Bang Bang Kid. The Shootout Solution Review

I received an Advanced Review Copy of The Shootout Solution: Genrenauts Episode 1 by Michael R. Underwood, the author of the Ree Reyes Series, Shield And Crocus, and The Younger Gods. I was not in any other way compensated for this review.

Let’s get something out of the way: I hate and love serialized fiction. Good serialized fiction hurts the worst, and therefore gets my hate more than bad serialized fiction, which I just drop after a certain point (Stephen King’s The Plant comes to mind.) Great serialized fiction, (like Claire Monserrrat Jackson’s Blood Ties series) delivers more story per square inch in a single episode than some bloated fantasy Decalogies in their entire ten novel run.

In that sense, Michael R. Underwood’s Genrenauts feels like a strong start to a great series. Snappy dialogue, twisting plot turns, and efficiently written action scenes combine with a strongly realized protagonist that reminds me of a old friend from my art school days, not a cardboard cut-out of the “strong female character” trope.

Leah Tang, flailing comedian turned improvisor extraordinaire is handed the weirdest opportunity of a lifetime, (and rocket ships, and a six shooter) before she gets tossed into an hilariously exciting adventure that shows sometimes the heroes aren’t the only ones who save the day.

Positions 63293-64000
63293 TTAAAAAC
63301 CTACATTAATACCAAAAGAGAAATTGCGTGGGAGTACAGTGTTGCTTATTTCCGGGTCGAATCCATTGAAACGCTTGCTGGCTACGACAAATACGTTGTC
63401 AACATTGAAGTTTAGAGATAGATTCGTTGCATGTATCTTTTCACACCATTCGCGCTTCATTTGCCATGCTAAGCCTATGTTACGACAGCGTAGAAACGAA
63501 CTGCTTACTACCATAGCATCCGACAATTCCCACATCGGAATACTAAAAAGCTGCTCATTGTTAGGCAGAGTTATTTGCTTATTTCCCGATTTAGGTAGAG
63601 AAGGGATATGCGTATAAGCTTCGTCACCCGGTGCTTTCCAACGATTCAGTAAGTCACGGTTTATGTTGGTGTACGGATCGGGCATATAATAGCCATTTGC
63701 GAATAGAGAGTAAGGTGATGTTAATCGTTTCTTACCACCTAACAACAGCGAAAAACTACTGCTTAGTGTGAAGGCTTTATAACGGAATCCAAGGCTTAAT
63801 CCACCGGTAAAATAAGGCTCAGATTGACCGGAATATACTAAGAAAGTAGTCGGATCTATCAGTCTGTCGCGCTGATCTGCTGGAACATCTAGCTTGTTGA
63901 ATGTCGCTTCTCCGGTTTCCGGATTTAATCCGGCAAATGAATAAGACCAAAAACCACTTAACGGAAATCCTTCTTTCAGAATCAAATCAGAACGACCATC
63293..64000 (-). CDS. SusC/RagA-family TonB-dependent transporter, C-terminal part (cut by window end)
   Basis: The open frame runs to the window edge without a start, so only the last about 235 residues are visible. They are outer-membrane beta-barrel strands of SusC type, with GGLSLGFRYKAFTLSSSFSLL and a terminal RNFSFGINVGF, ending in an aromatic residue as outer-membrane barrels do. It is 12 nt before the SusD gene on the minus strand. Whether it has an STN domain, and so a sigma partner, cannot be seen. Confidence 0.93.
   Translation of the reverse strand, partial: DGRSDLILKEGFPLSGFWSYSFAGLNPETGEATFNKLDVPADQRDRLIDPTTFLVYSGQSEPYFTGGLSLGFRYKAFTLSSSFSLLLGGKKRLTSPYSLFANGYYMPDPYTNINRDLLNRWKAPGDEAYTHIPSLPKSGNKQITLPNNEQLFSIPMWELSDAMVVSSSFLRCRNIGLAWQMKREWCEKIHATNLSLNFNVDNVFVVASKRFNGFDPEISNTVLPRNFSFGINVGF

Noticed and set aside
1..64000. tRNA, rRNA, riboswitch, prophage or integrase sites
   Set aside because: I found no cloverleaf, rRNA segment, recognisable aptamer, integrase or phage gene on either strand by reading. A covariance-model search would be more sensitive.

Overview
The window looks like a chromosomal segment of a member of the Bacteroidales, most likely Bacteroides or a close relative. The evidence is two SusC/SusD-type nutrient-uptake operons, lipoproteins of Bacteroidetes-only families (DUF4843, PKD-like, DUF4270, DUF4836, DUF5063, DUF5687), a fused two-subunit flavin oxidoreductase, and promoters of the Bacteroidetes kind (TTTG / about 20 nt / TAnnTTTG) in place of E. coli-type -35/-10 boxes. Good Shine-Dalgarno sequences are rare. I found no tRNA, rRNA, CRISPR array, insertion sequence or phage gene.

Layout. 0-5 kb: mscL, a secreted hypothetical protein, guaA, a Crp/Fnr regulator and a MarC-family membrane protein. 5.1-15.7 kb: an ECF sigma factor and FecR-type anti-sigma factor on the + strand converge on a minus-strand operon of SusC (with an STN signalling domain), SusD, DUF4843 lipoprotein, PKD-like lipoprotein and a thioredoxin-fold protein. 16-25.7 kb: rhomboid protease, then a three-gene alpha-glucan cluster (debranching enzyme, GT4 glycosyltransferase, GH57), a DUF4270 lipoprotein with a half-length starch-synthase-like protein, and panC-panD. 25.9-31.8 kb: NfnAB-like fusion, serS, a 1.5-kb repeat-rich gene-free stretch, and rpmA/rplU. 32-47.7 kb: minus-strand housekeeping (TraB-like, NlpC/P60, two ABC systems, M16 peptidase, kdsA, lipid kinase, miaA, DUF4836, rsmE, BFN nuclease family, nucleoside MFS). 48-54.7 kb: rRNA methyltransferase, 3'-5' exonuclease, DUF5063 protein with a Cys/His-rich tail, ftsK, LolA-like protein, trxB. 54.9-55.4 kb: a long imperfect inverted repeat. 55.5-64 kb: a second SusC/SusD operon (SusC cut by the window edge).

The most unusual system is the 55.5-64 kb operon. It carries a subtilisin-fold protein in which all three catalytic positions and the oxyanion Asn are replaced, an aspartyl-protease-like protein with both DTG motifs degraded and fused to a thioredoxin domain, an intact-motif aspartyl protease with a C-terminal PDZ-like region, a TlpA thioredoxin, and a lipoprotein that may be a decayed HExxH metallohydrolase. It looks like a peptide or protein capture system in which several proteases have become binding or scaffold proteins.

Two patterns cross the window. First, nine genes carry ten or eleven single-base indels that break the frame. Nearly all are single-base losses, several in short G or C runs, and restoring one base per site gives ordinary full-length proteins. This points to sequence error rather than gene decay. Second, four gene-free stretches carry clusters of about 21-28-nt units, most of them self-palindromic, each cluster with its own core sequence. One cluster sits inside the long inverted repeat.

Leah gets a surprising bit of breathing room to show off her personality of a decidedly strange world in this quick introduction to the series. If there is a flaw in the serialized fiction format, it’s that this character development comes at the expense of Leah’s team-mates, a few of whom seem to have just as interesting backstories as Leah. This seems especially true for one of the characters backstory which feels like a last minute inclusion to tick a box, instead of part of who the character is. THANKFULLY Michael R.Underwood has promised me via email that each of the teammates gets their own spotlight in Season 1, while some are even getting more stories in an anthology. (YAY)

The first “episode” contains just enough twists to bend my brain, which makes it compelling fiction, and I read it in a single sitting. Don’t worry, it’s not a short story, it clocks in at just under thirty thousand words, so you definitely get your money’s worth from the experience.  

This series episode will be quite enjoyable for fans of Quantum Leap, Jim C. Hines’ Magic Ex Libris series, any of the Buffy Whedonverse, or of course fans of Ree Reyes from Geekomancy and Hexomancy. I loved it, personally—but I’m biased towards the deep pop culture references, the meta-story story, and the hint of worse to come. And that’s why I also hated it. Now I have to wait for the next episode to come out.

The Shootout Solution (Genrenauts Episode One) is available for preorder from this page here and will be available to read on November 17, 2015.